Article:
Saudi intercepts missile from Yemen, truce maintained, SPA says

Reuters News
|
Posted: May 09, 2016 1:15 PM

DUBAI (Reuters) - Saudi air defense forces on Monday intercepted a ballistic missile fired from Yemen, but a Saudi-led military coalition will maintain a shaky truce despite this "serious escalation" by the Houthi militia, the Saudi state news agency SPA said.

The Iran-allied Houthis and Yemen's Saudi-backed exile government are trying to reach a peace agreement in talks in Kuwait aimed at ending the year-long war and easing a humanitarian crisis in the Arabian Peninsula's poorest country.

"The coalition announces that it will continue to maintain the cessation of hostilities," the coalition said, according to SPA, reiterating that it retained the right to respond as appropriate.

The statement gave no other details about the missile or the target, other than saying it was destroyed without causing any damage. Similar incidents have occurred periodically over the past months.

The Saudi-led coalition intervened in Yemen a year ago mainly with air strikes in support of Yemeni forces.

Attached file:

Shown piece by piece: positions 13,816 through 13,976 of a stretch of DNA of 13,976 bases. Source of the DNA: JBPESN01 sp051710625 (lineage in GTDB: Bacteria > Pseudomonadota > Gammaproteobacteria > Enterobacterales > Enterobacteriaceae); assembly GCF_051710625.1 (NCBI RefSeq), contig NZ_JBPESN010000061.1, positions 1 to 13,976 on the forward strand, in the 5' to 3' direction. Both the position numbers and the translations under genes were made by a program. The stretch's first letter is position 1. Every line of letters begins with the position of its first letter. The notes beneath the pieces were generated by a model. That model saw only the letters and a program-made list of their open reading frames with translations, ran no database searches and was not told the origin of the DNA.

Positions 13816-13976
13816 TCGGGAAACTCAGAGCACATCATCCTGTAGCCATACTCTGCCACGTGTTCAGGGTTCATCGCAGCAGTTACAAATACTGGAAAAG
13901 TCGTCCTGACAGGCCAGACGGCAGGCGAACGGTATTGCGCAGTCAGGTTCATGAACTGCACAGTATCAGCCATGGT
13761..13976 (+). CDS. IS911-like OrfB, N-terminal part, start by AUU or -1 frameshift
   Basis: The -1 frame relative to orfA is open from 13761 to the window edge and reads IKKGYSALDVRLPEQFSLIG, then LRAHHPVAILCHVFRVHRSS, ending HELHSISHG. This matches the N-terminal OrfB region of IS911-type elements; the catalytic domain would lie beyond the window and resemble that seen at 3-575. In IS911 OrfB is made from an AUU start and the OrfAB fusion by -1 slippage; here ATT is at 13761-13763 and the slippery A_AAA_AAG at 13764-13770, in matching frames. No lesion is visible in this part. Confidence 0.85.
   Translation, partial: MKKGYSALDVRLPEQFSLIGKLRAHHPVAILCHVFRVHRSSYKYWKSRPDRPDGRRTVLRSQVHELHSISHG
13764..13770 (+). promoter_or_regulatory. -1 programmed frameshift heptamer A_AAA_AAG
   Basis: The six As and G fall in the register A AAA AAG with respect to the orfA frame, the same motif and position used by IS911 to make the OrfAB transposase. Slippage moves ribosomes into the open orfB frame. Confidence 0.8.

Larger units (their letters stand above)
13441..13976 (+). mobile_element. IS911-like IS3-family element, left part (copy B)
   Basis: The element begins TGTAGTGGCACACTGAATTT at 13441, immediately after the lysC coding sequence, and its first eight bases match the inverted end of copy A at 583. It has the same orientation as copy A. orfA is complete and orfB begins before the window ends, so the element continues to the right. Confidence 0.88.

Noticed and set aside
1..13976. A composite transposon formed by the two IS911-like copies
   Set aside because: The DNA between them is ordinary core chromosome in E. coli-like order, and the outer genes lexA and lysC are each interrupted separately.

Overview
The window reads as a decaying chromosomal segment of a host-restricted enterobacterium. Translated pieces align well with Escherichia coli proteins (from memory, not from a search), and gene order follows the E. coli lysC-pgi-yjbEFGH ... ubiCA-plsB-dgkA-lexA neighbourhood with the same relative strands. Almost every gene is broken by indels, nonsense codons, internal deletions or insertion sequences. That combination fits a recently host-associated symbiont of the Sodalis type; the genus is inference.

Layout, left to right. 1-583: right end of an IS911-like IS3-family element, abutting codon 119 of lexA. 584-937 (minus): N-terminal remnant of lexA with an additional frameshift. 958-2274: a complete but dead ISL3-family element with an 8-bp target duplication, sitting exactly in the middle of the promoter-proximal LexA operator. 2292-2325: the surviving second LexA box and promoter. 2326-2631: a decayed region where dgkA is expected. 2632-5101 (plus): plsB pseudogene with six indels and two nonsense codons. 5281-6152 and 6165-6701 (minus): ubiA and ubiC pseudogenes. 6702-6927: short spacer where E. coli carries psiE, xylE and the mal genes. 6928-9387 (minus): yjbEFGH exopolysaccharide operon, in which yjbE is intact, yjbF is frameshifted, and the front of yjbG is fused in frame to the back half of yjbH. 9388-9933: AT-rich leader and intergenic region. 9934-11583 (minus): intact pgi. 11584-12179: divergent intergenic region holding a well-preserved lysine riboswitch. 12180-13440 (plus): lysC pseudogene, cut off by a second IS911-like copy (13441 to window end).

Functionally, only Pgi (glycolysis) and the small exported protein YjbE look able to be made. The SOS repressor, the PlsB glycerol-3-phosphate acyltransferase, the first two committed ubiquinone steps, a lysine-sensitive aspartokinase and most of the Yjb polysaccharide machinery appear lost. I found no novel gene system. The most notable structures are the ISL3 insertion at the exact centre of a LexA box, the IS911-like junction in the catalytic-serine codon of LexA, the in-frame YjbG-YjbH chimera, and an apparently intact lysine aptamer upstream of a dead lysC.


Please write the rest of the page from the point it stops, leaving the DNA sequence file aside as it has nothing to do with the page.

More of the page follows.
It ended a previous ceasefire in January saying that its enemies had fired missiles targeting its border posts and shelled civilian areas where the Houthis were fighting pro-Saudi Yemeni forces

The war has killed more than 6,200 people and displaced some 2.5 million others.

This tentative U.N-backed ceasefire has been in place since last month to give the peace talks in Kuwait a chance at progress. Both sides have regularly accused each other of violations.

On Monday, representatives of the Yemeni government and Houthis met in Kuwait and a U.N. special envoy urged them to make more progress.

"There is no doubt that we are at a true crossroads. We are either moving towards peace or going back to square one," Ismail Ould Cheikh Ahmed, the special envoy, said in a statement.

"What I heard from both delegations is promising, but we shouldn't forget that the challenges are enormous and the gap between them is large," he said.

(Reporting by Ali Abdelati in Cairo, Writing by Sylvia Westall; Editing by Alison Williams)